It’s Sunday night, and you’re looking ahead to your week of business planning, cranking out client work, and a full schedule of client calls. It’s all mapped out beautifully in your planner.
And then your toddler gets a stomach bug. And then you catch it from him. And then a storm wipes out power (and even worse: internet). For a week.
And that’s the little stuff. Then there is the big stuff—chronic illness and related treatment, a death in the family, or say, getting pregnant (surprise!). Lately, I’ve been coding websites in brief moments between nausea, and I’ve been brainstorming upcoming offers at 3am through pregnancy-induced insomnia. And I take a nap on days when I can’t get past the pregnancy exhaustion. It ain’t pretty, but it works.
One of the reasons I love running my own business is that I get to decide when I take time off. Yeah, it’s easy to seeing working all the time as the road to success … but I’ve figured out that it isn’t best for me, and I’m guessing it’s not best for you either. Most people who start their own businesses want more control over their time. They want to be able to go to their kid’s school play or have lunch with their college bestie who happens to be passing through town. They want more flexibility, in an effort to chase that fleeting sense of “work-life balance.”
[bctt tweet=”Most entrepreneurs want more control over their time. Here are some ways to make it happen. ” username=”megcasebolt”]
Technology can get in our way in moving toward that goal. (Just because you can respond to client email anytime and anywhere doesn’t mean you should.) But it also lets us go about life while things keep happening in our business.
I recently took a big road trip with my mom and son for a family funeral; my clients didn’t know I was gone. I kept up communication, my blog and social rolled out as planned, and I met all my deadlines … even though I was in rural Vermont with no wifi or cell phone signal.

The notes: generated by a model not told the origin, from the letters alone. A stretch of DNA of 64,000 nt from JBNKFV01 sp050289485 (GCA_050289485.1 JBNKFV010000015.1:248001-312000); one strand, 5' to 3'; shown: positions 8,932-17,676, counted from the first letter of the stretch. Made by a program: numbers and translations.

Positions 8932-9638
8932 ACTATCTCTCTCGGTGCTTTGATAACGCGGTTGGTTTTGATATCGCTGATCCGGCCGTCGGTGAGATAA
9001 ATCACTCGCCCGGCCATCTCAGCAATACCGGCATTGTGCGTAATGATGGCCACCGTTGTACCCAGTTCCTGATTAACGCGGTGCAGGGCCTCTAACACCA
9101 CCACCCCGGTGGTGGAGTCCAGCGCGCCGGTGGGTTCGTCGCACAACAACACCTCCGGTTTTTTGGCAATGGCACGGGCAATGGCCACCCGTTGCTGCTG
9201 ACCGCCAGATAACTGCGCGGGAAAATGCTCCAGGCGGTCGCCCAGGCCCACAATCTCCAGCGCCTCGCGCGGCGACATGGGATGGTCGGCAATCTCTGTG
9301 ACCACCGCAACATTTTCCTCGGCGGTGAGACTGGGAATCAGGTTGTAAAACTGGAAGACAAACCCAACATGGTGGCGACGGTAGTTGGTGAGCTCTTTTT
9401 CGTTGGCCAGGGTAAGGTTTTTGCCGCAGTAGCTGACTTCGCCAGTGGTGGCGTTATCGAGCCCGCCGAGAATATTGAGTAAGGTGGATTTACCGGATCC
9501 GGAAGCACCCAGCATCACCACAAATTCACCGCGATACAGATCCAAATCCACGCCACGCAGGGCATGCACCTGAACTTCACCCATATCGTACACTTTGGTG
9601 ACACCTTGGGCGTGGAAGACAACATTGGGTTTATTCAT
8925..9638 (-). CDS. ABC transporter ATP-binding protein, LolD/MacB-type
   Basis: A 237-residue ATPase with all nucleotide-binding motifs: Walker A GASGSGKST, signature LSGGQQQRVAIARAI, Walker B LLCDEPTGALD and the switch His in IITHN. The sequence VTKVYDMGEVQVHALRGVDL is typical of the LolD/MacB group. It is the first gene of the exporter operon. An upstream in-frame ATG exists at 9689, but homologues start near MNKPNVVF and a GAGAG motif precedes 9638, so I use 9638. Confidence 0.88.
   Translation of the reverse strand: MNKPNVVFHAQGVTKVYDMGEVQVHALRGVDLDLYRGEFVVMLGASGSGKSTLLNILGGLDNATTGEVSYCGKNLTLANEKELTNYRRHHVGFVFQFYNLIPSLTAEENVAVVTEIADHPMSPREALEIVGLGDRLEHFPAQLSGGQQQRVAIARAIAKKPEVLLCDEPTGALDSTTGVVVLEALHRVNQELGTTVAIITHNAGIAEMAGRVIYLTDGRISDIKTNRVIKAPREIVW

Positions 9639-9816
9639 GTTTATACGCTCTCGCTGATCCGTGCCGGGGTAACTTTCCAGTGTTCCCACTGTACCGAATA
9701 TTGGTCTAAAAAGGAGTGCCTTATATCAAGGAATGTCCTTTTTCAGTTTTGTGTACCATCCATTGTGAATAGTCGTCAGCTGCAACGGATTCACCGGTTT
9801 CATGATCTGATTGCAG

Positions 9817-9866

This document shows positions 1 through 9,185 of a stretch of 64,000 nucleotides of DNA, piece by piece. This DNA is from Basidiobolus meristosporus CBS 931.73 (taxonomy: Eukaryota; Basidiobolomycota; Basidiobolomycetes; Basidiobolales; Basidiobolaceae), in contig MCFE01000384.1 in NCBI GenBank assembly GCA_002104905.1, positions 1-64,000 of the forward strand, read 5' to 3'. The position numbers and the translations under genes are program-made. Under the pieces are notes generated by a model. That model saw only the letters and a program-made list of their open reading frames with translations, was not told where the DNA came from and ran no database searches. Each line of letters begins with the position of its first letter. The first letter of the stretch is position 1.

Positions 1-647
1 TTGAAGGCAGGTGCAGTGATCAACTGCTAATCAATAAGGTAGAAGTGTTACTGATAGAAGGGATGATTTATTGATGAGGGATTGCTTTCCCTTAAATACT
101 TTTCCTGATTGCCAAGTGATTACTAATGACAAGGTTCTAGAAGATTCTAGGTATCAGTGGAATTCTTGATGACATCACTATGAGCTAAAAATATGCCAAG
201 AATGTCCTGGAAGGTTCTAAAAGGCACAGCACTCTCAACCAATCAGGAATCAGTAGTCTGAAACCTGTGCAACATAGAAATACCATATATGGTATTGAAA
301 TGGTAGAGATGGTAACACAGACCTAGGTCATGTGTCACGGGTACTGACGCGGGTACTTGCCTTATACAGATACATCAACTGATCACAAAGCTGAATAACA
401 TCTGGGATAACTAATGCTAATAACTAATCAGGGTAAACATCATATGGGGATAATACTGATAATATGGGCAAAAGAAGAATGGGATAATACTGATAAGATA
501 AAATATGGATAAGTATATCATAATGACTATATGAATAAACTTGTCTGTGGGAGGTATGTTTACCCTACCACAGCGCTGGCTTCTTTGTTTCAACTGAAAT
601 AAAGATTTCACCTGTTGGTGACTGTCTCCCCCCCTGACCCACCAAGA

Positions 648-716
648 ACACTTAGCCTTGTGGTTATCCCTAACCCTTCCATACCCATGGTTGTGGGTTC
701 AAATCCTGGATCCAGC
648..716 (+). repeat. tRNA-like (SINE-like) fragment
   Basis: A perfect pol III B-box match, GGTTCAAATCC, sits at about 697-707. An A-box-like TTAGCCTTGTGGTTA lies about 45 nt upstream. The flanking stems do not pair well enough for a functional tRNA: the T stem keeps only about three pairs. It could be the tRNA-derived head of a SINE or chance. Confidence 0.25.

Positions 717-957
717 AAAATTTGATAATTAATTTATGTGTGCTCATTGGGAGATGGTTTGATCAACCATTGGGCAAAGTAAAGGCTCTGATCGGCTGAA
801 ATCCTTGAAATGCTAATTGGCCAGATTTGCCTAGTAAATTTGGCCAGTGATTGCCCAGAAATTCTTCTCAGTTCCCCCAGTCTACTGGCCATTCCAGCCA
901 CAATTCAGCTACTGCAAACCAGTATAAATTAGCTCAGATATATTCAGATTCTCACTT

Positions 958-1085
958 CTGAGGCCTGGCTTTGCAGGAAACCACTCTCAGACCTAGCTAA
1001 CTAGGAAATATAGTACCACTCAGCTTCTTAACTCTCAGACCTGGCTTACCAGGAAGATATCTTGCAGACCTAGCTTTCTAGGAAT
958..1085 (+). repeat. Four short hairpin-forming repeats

With baby #2 on the way this summer, I’m thinking about my maternity leave. I get to decide how much time to take off and when & how I come back. But during that time, my website and communication tools will help keep things running:
- My email nurture sequence means leads won’t go cold even if I’m not in my inbox every day. That means when I’m ready to put in more time, I’m not starting from square one.
- I’ll set up autoresponders so that prospects know that response times will be slower and clients know what to do if they need help.
- And while I may not be taking on new projects for a few weeks, my onboarding system will let me keep people moving through the pipeline when I am ready—with minimal input from me.
In other words, I’m going to take some time off to snuggle that new little one, and my business isn’t going to come to a grinding halt. That’s exactly what happened with baby #1 and I learned my lesson—and I want to save you from the same fate. Because even if you aren’t or never plan to be pregnant, life is gonna happen—could be sickness or unexpected free vacation opportunity. With the the right systems in place, you can do what you want and need to do and your business will keep going.
[bctt tweet=”During my maternity leave this summer. my website will keep things running while I binge Netflix.” ]
Ready to life-proof your business? Get started here:
Taking vacation can be tough for us entrepreneurs.
Why is it so hard to step away from the keyboard?
For me, it’s a massive case of #FOMO, or “fear of missing out.”
Over the years, I’ve figured out some easy ways to make my website work harder, giving myself peace of mind to take some much-needed time off from my business … and returning from travel refreshed & ready to get to work.
Check out my secrets today.